Brenda's Blog

All articles from March, 2017

Self-Leadership Challenge #5: How to Self-Promote Without Bragging

I once coached a leader named Margaret, a Human Resources executive who, along with her team, was responsible for 125 leaders within her large organization—no small feat. However, as a result of a company merger, Margaret and her team suddenly found themselves responsible for almost double that—245 leaders—and were informed that due to cost-cutting measures, they would have no additional staffing. So, overnight, Margaret and her team were faced with almost double the work and no added help.

Margaret came to me feeling anxious, wondering, “Can we do it? Is it possible?”

She and her team created a vision, devised a strategic plan, worked weekends and late nights, and ultimately did an exemplary job of managing their larger mandate. In fact, within one year, they were working like a well-oiled machine, effectively managing all of the 245 leaders without incident.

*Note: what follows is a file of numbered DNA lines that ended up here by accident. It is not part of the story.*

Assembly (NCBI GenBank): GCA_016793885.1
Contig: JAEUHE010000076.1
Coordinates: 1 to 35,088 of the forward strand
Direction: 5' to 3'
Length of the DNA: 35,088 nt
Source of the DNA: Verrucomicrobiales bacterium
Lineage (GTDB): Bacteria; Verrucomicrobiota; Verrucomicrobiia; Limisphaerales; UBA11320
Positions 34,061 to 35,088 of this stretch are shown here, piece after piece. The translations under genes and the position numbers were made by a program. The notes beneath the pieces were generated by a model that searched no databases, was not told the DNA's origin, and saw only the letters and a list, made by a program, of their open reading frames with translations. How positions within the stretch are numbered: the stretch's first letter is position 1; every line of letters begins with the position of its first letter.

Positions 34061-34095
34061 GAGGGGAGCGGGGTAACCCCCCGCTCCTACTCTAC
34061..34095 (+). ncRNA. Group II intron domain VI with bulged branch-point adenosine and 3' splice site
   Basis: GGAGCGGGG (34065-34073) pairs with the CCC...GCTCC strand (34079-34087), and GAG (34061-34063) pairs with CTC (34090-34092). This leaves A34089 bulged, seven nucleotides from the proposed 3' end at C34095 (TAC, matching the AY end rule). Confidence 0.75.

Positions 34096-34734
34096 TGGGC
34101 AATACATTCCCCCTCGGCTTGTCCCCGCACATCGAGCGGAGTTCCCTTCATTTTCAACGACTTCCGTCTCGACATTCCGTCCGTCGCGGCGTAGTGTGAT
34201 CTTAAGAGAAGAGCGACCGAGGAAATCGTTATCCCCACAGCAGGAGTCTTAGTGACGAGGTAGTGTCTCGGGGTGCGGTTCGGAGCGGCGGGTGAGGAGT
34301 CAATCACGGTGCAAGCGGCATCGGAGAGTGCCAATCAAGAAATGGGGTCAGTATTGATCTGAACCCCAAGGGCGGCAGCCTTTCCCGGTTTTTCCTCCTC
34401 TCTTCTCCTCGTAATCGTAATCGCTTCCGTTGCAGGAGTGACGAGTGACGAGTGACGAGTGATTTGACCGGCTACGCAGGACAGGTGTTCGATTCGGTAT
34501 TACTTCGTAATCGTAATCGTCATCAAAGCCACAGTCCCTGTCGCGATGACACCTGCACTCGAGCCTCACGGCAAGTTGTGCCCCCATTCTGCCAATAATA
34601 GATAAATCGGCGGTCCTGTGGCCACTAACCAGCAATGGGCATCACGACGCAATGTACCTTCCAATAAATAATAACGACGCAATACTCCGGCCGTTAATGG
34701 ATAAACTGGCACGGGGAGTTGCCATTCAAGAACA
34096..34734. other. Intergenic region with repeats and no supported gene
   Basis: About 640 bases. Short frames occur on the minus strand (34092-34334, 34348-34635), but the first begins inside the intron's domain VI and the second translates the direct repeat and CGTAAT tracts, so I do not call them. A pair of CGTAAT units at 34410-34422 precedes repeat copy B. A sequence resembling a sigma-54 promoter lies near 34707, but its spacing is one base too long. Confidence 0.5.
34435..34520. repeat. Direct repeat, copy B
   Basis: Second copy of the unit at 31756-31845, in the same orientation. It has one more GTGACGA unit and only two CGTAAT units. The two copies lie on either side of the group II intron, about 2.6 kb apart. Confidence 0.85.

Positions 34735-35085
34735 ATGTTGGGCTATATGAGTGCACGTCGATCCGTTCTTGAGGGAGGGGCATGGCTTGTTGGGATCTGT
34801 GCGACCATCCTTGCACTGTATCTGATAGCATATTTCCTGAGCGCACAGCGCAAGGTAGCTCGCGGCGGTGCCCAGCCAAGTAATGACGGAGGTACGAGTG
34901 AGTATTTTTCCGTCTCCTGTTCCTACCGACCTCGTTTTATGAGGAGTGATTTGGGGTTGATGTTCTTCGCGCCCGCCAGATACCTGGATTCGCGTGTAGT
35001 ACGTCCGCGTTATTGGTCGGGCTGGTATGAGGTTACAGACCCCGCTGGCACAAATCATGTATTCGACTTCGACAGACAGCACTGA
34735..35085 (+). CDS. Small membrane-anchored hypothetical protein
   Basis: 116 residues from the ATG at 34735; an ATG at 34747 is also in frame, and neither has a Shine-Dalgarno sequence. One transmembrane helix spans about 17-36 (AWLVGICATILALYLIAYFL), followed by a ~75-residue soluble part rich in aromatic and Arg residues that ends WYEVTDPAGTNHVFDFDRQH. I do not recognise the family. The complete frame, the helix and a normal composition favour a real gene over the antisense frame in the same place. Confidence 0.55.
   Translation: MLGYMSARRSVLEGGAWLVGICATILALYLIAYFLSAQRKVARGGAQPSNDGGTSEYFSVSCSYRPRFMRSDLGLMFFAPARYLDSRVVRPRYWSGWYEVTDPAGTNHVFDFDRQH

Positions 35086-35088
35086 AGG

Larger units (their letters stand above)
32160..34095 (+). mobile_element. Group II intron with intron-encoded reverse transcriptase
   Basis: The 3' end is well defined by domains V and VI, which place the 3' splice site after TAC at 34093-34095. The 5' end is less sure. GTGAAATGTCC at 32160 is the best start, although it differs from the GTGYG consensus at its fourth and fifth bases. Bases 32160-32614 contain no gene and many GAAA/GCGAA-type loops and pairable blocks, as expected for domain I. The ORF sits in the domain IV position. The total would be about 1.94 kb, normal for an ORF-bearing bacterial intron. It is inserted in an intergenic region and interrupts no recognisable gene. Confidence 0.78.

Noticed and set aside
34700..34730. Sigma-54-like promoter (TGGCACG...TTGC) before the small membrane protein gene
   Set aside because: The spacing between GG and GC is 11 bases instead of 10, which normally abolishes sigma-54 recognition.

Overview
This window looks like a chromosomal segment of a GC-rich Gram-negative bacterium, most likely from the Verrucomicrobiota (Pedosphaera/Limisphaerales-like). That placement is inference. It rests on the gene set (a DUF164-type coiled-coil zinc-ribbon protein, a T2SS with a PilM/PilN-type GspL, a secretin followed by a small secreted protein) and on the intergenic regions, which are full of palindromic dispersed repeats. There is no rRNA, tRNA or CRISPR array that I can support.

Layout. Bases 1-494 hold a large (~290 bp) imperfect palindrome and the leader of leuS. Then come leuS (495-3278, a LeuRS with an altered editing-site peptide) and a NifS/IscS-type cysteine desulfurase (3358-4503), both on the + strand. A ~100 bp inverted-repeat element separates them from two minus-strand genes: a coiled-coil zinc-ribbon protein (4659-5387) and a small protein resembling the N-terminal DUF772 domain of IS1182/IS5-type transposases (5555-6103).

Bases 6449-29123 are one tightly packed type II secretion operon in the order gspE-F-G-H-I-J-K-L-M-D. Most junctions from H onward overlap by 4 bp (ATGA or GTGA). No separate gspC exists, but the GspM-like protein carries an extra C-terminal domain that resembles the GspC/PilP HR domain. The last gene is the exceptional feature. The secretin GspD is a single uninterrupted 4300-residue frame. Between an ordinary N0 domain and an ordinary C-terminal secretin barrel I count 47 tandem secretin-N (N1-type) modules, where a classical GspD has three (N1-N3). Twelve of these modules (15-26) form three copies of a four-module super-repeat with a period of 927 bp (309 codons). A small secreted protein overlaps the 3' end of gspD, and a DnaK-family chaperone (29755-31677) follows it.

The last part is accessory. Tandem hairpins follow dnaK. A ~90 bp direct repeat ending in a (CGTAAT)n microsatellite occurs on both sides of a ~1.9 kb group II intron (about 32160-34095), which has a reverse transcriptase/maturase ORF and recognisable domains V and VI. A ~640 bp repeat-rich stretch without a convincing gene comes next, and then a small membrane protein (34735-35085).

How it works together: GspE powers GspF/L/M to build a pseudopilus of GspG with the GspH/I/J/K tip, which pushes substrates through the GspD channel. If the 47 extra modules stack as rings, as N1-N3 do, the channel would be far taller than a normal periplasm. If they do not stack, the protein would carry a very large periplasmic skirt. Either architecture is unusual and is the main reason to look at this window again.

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When Margaret’s annual performance review came, her boss praised her wholeheartedly. He congratulated her on a job well done and let her know just how much the company appreciated what she was able to accomplish.

How did Margaret respond? She shook her head modestly, and said, “Oh, it’s OK. It was nothing….”

When Margaret met with me and shared the outcome of her performance appraisal, she must have seen an expression of surprise on my face, given the tremendous effort she and her team had put in during the last year.